This is often what scares me about F types - I don't believe they are capable of taking their commitments seriously. It seems as if they just run around looking for their next "fix" of emotions, leading me to believe that they would just leave me in a moment's notice if they found "love" with someone else. It's an addiction to a feeling, but it ignores responsibility and practicality. Of course, these are all assumptions and stereotypes, but I've seen it happen so many times when my friends find a new "soulmate" and agonize to me about if they should leave their current spouse or not. As harsh as it is to say, it's what I truly feel: I think people like that have a weak character and they disgust me. Ouch, I know. But all I can give is my honesty. I know this does not apply to every case and there are many reasons why relationships fail, but fickleness of the heart is one thing I cannot stand.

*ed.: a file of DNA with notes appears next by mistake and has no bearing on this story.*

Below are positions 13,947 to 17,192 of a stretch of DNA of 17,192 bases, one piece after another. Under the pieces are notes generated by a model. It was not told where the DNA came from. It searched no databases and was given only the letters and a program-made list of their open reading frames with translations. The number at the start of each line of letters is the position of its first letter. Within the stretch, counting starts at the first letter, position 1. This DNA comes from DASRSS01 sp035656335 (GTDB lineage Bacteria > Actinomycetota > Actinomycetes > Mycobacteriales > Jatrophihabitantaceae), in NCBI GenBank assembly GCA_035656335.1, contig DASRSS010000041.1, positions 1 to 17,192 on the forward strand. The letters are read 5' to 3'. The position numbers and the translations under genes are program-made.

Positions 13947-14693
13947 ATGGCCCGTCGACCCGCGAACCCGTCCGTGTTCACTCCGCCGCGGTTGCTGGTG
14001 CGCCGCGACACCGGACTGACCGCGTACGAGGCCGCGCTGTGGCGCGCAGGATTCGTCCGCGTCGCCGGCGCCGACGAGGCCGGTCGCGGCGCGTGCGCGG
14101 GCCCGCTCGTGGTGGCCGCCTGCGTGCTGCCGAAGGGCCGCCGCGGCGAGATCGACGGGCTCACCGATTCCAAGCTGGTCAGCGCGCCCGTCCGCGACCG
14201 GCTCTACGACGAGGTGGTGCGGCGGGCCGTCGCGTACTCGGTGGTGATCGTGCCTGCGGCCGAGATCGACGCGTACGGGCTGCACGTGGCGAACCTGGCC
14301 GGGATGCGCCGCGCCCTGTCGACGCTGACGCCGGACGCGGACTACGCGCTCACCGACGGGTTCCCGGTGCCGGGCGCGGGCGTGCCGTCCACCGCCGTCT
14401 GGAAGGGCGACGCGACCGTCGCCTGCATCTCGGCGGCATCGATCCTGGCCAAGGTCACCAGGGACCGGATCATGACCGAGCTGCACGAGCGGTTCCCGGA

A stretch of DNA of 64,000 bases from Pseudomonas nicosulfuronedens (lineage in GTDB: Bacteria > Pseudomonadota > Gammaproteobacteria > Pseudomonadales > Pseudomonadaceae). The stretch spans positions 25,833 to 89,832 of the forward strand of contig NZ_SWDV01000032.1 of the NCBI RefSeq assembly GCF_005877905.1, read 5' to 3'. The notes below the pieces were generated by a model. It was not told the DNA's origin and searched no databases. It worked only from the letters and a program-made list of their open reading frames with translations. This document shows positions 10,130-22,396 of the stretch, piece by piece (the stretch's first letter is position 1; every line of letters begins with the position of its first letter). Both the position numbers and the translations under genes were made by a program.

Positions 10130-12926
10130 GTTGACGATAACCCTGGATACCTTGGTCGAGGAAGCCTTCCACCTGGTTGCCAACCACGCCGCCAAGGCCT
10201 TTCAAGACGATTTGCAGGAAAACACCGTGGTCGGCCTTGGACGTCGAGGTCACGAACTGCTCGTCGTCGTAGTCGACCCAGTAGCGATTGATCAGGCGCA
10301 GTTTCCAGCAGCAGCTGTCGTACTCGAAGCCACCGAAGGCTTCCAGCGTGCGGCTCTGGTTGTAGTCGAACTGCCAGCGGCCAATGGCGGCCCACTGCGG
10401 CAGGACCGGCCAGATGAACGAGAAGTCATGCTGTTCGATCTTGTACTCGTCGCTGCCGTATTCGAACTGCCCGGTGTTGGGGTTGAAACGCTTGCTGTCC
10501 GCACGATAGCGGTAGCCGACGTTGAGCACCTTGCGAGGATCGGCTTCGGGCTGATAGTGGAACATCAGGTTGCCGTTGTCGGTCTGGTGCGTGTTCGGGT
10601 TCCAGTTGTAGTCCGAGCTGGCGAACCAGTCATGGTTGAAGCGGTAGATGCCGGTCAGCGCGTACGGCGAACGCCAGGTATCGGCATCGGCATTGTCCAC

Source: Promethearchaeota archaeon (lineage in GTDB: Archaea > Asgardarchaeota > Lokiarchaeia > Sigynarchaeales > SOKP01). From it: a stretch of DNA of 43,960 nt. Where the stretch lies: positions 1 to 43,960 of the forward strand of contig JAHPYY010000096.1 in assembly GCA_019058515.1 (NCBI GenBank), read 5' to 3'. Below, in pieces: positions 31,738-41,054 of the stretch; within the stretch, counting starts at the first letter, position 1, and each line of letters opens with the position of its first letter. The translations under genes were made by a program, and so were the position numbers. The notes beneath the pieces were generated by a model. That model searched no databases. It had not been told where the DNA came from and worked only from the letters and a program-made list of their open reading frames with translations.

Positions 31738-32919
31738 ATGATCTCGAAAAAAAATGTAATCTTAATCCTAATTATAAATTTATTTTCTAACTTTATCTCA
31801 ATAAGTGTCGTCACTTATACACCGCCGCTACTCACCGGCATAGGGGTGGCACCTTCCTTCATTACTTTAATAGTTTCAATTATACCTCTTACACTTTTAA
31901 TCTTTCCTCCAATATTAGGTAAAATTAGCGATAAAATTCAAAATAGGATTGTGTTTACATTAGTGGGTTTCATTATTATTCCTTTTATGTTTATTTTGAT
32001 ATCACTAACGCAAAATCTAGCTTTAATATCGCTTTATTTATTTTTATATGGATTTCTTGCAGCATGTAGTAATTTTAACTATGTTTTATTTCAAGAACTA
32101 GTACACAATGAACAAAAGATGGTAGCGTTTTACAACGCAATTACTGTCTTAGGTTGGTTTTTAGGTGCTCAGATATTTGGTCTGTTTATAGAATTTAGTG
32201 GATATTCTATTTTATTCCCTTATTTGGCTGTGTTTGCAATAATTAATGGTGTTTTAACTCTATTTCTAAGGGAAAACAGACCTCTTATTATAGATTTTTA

I don't know this person and can't say for sure what he was thinking. I just wanted for you to be able to see into my mind, because that may help you find some closure with this whole thing.

    I recently ended a decade long back and forth tug-of-war with someone. He just didn't understand why I couldn't commit to him if I loved him as much as I did. And I do love him. But I just didn't think he was a viable candidate for my long term happiness. Happiness for me is emotional stability and common interests/goals (maybe that's why the future talk threw you off? I do that also, but more to probe about viability, not to suggest that it will come to fruition...) Emotional stability seems impossible with someone who generates intensity in me. It's unsettling. To know that everyday I walk through the door, I won't know what to expect. My life is so chaotic and random, my home life needs to be stable and comforting and reassuring - not a rollercoaster.